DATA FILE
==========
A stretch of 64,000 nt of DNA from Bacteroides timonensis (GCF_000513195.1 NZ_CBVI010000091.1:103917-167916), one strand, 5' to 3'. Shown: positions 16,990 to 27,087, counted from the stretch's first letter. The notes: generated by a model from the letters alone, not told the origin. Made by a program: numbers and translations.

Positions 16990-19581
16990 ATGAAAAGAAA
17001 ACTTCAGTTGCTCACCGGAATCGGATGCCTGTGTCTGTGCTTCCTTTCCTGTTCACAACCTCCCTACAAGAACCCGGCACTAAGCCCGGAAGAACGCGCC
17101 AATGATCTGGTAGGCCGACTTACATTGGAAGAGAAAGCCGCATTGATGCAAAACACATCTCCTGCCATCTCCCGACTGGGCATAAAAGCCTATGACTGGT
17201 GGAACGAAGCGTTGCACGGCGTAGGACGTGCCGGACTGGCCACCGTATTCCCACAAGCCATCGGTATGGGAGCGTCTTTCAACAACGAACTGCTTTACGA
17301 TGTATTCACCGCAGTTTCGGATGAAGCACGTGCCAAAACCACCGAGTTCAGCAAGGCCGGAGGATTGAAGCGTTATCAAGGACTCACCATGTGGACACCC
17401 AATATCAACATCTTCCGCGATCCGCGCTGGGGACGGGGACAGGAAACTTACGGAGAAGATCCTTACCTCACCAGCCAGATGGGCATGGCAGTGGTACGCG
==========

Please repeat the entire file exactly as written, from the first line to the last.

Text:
A stretch of 64,000 nt of DNA from Bacteroides timonensis (GCF_000513195.1 NZ_CBVI010000091.1:103917-167916), one strand, 5' to 3'. Shown: positions 16,990 to 27,087, counted from the stretch's first letter. The notes: generated by a model from the letters alone, not told the origin. Made by a program: numbers and translations.

Positions 16990-19581
16990 ATGAAAAGAAA
17001 ACTTCAGTTGCTCACCGGAATCGGATGCCTGTGTCTGTGCTTCCTTTCCTGTTCACAACCTCCCTACAAGAACCCGGCACTAAGCCCGGAAGAACGCGCC
17101 AATGATCTGGTAGGCCGACTTACATTGGAAGAGAAAGCCGCATTGATGCAAAACACATCTCCTGCCATCTCCCGACTGGGCATAAAAGCCTATGACTGGT
17201 GGAACGAAGCGTTGCACGGCGTAGGACGTGCCGGACTGGCCACCGTATTCCCACAAGCCATCGGTATGGGAGCGTCTTTCAACAACGAACTGCTTTACGA
17301 TGTATTCACCGCAGTTTCGGATGAAGCACGTGCCAAAACCACCGAGTTCAGCAAGGCCGGAGGATTGAAGCGTTATCAAGGACTCACCATGTGGACACCC
17401 AATATCAACATCTTCCGCGATCCGCGCTGGGGACGGGGACAGGAAACTTACGGAGAAGATCCTTACCTCACCAGCCAGATGGGCATGGCAGTGGTACGCG